Sprint Realizing That Data Caps Turn Customers Off

from the about-time dept

Back when Sprint joined other mobile carriers in issuing a 5 GB limit on its EVDO connection, I was among those who noted that it was disappointing that the company sold me an "unlimited" service, and then changed the terms on me unilaterally. It also changed the way I used my EVDO card, making it significantly less useful and valuable for me. I don't want to be thinking about how much data I'm using (and it was especially difficult without a detailed system of tracking how much data you were using). I remember once, while traveling, I accidentally left the EVDO connection running over night, and got worried that Sprint might cut me off. It's just not worth it, and I've actually been thinking about dumping Sprint once my contract is up.

Apparently, I wasn't alone in thinking this and Sprint has noticed. With its new WiMax network, it has stayed away from talking about any caps, and has now admitted that the reaction to the EVDO caps is part of the reason why. They're afraid that, just as they're trying to convince people to use the WiMax network, they'll get scared off by caps. The problem, of course, is that these mobile broadband providers are fighting against themselves on these things. They want to convince the world that these networks are useful -- and to do that, you have to show all the cool things that you can do with them. But, if they haven't really invested enough in the networks, they can actually run into some congestion problems, and so they can't encourage you to use them too much. Hopefully, the investment into WiMax (or, potentially moving on to LTE) will mean that such congestion problems are mostly a thing of the past, and that it's not worth implementing caps.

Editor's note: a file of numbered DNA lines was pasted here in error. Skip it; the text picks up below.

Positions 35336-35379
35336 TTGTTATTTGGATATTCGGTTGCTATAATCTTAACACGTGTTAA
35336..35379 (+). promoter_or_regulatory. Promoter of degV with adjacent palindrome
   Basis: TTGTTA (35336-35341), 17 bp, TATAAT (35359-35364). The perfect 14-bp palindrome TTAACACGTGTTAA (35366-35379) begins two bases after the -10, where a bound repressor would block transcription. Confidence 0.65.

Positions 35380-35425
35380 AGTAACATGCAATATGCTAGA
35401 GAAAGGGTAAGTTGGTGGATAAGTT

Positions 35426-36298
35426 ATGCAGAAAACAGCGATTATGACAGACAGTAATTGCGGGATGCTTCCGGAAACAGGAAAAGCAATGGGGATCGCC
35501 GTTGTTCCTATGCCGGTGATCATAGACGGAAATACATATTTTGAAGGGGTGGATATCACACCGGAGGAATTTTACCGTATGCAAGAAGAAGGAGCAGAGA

That said, Sprint's admission of how people responded to the EVDO caps should be a clear warning to ISPs that keep trying to implement broadband caps or metered broadband. Doing so imposes additional costs that you might not have considered, such as the mental transaction costs your users face in determining if it's even worth using your network. Of course, ISPs should know this already. We already have a detailed case study in that AOL only really took off after it switched from hourly billing to an unlimited flat-rate. Why some ISPs want to go back to make their product less valuable is beyond me.

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  1. icon
    Derek Kerton (profile), 16 Jul 2010 @ 11:35am

    Re: Re: Re:

    The carriers are aware of the "shrinking" value of 5GB. This point is true, but only because people's appetite for data is ever-increasing. It is just this fact that has scared carriers into tiered pricing! "If customers use ever-more data, requiring ever-faster networks, how can we keep the prices the same?"

    It finally occurred to carriers that the idea of selling "unlimited" based on the assumption that the average user only uses 200MB/mo may not be such a good one over even the short-term. Mobile data consuption is just growing so insanely fast.

    By shifting from an unlimited model to a tiered model, carriers will be able to offer differentiated services to different classes of users at different prices. Gamers can pay for a low-latency package. Media junkies can pay for a package that supports some Netflix downloads. Email users can pay less for a modest package. I like this, and it seems to me to be the way a market should work.